New Zealand Cultural Statistics 1995
Statistics Department and Ministry of Cultural Affairs, $39.95
Some years ago rugby commentator John Macbeth, in full flight during an encounter between Maori All Blacks and British Lions, declared a particularly elegant Black rush to the British line to be “Maori rugby at its best”. That was a cultural observation.
At the beginning of this season an equally excited Keith Quinn noted of the clash between Probables and Possibles “30 of our finest players swarming all over the field” and marvelled at “the millions of dollars represented by their salaries”. That was a cultural statistic.
In the brief history of cultural studies in New Zealand, we have had a great deal of the former and far too little of the latter. A lacuna, a little repaired by the publication earlier this year by Statistics New Zealand and the Ministry of Cultural Affairs of New Zealand Cultural Statistics 1995. It is a fascinating document, despite enormous and understandable gaps in the data.
But back to the rugby.
It is not just a sly prank on my part to select an opening metaphor from the “national game”. As the recent television series established, it looms so large in the imagination of some New Zealanders as to obscure almost all other national endeavour; for some of us, so much so, that it has assumed the status of, if not exactly a religion, at least a cult. That the game does define us all is seldom questioned, not even when, quite obviously for reasons of gender, it excludes from active participation slightly more than half the population.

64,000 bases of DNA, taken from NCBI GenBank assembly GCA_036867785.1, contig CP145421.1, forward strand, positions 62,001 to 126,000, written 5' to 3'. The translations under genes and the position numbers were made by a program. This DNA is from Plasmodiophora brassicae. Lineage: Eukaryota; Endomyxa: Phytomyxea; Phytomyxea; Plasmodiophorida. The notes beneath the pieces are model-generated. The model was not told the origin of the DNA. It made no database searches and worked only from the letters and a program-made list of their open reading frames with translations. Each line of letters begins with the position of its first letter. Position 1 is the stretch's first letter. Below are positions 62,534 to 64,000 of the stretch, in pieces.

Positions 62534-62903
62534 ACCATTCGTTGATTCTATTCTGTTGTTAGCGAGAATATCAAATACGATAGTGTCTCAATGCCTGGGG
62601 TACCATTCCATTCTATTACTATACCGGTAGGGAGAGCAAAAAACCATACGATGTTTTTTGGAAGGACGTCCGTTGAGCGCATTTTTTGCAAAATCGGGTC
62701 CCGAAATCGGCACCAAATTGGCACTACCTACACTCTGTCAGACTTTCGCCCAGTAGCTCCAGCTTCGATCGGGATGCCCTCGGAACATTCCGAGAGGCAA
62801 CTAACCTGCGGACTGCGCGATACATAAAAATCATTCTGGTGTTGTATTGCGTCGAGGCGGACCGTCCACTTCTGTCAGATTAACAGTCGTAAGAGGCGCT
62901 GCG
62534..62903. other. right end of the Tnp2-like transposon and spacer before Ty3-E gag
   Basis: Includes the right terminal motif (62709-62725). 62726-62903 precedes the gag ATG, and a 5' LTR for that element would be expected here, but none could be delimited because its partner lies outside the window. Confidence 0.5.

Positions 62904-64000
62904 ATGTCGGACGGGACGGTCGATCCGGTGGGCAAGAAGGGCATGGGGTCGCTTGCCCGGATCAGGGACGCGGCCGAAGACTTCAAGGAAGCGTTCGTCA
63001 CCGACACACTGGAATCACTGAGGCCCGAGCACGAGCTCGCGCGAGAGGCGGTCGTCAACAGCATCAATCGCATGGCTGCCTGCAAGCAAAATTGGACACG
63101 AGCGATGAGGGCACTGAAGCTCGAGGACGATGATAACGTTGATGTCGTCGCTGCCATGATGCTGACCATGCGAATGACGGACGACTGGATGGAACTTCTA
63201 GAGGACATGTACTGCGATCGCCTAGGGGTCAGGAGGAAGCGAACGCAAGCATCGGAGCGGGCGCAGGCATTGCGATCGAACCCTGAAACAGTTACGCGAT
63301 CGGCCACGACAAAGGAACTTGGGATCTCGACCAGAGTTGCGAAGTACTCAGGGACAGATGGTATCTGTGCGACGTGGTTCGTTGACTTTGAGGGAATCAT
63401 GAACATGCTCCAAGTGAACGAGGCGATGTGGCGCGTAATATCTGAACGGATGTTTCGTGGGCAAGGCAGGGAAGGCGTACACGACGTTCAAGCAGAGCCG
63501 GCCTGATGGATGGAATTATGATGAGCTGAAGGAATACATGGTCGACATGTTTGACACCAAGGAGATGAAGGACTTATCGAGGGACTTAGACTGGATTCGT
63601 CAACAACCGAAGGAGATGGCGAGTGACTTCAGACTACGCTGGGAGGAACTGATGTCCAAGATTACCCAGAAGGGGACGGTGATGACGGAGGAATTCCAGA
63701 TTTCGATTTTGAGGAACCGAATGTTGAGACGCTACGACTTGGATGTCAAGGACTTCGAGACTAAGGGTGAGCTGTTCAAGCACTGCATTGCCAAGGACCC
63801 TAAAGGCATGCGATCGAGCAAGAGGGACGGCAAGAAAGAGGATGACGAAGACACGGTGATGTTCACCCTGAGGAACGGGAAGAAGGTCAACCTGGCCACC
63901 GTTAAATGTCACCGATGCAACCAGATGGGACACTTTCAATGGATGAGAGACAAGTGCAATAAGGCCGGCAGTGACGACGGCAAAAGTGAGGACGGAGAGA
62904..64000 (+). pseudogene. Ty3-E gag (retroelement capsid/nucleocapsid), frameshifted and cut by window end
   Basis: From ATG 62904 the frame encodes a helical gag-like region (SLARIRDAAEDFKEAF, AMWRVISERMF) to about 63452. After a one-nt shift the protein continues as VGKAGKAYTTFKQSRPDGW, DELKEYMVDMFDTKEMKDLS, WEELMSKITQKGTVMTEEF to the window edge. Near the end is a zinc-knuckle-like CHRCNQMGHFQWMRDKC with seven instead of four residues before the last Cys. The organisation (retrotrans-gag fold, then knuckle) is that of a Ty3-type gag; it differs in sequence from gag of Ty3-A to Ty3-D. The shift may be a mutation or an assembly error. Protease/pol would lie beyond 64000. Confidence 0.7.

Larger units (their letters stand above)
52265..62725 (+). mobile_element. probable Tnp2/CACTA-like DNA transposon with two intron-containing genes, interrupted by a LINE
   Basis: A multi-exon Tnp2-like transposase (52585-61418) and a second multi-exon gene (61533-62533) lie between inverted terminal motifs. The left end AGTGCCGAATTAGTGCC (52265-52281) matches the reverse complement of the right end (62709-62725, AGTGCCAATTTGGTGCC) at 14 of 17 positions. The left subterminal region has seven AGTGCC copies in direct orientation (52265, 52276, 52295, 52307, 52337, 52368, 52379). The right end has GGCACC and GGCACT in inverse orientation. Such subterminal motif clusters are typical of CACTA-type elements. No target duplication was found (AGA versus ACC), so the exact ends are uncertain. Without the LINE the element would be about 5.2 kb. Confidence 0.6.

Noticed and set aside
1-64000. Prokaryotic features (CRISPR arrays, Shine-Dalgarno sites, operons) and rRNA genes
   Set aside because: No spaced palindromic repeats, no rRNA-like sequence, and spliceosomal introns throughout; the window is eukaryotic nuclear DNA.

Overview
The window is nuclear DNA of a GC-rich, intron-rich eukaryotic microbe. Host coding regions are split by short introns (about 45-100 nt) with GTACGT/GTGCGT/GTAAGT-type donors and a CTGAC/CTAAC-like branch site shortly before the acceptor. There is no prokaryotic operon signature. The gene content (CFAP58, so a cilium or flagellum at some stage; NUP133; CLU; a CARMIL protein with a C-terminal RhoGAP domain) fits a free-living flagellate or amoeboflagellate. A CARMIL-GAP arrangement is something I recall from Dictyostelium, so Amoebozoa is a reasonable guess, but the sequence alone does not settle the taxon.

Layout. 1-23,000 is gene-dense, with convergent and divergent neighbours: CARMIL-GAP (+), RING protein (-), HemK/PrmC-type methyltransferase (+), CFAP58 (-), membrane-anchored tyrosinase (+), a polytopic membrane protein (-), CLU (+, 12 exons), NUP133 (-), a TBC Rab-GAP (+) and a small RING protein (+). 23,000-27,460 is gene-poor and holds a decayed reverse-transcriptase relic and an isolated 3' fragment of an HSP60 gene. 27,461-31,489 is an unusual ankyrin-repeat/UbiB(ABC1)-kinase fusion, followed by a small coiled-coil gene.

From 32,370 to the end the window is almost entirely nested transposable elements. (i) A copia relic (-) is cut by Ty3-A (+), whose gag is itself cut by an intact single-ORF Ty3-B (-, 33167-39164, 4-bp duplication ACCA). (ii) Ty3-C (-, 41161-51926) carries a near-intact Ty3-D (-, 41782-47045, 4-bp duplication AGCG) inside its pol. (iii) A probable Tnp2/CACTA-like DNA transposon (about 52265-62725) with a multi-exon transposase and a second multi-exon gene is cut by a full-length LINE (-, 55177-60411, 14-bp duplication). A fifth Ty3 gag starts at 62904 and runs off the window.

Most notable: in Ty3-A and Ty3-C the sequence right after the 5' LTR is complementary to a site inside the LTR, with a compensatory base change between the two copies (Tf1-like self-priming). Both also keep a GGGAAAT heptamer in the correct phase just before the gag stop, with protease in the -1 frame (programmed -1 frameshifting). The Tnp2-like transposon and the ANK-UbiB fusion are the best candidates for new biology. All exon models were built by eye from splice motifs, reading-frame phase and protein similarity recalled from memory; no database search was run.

Nor is its defining status challenged in the least by that fact that in countless leisure time activity surveys since 1969, playing or watching rugby figure well down the list of preferred pursuits, with reading, gardening and listening to music consistently coming out at the head of things we all like to do. Prime Ministers do not seek photo opportunities at orchestral concerts or book launches or at garden centres.
Despite all the evidence that might be to the contrary, rugby and a handful of other sports, do provide the nation with a fair number of what are rightly seen as defining moments. Partly that is down to the position the popular media assigns to sports in its general order of things, but it is mostly, I think, due to the fact that when a handful of our fellow countrymen (and almost never a handful of our fellow countrywomen) wrest some sporting trophy, like the America’s Cup, from some other country, sport crosses over into culture; the natural home and nurse of defining moments.
Take John Macbeth’s description of that passage of play. Here were two teams of equal numbers of men, playing the same game to the same rules, but playing it in different ways. There was something about the elegant parabolas described by the ball as the Maori All Blacks spun it out to the wing, that was entirely unlike that of their opponents the Lions. The different attributes of each team extended beyond the field to those spectators who felt a natural affinity for one group or the other and identified themselves, however distantly, as sharing them.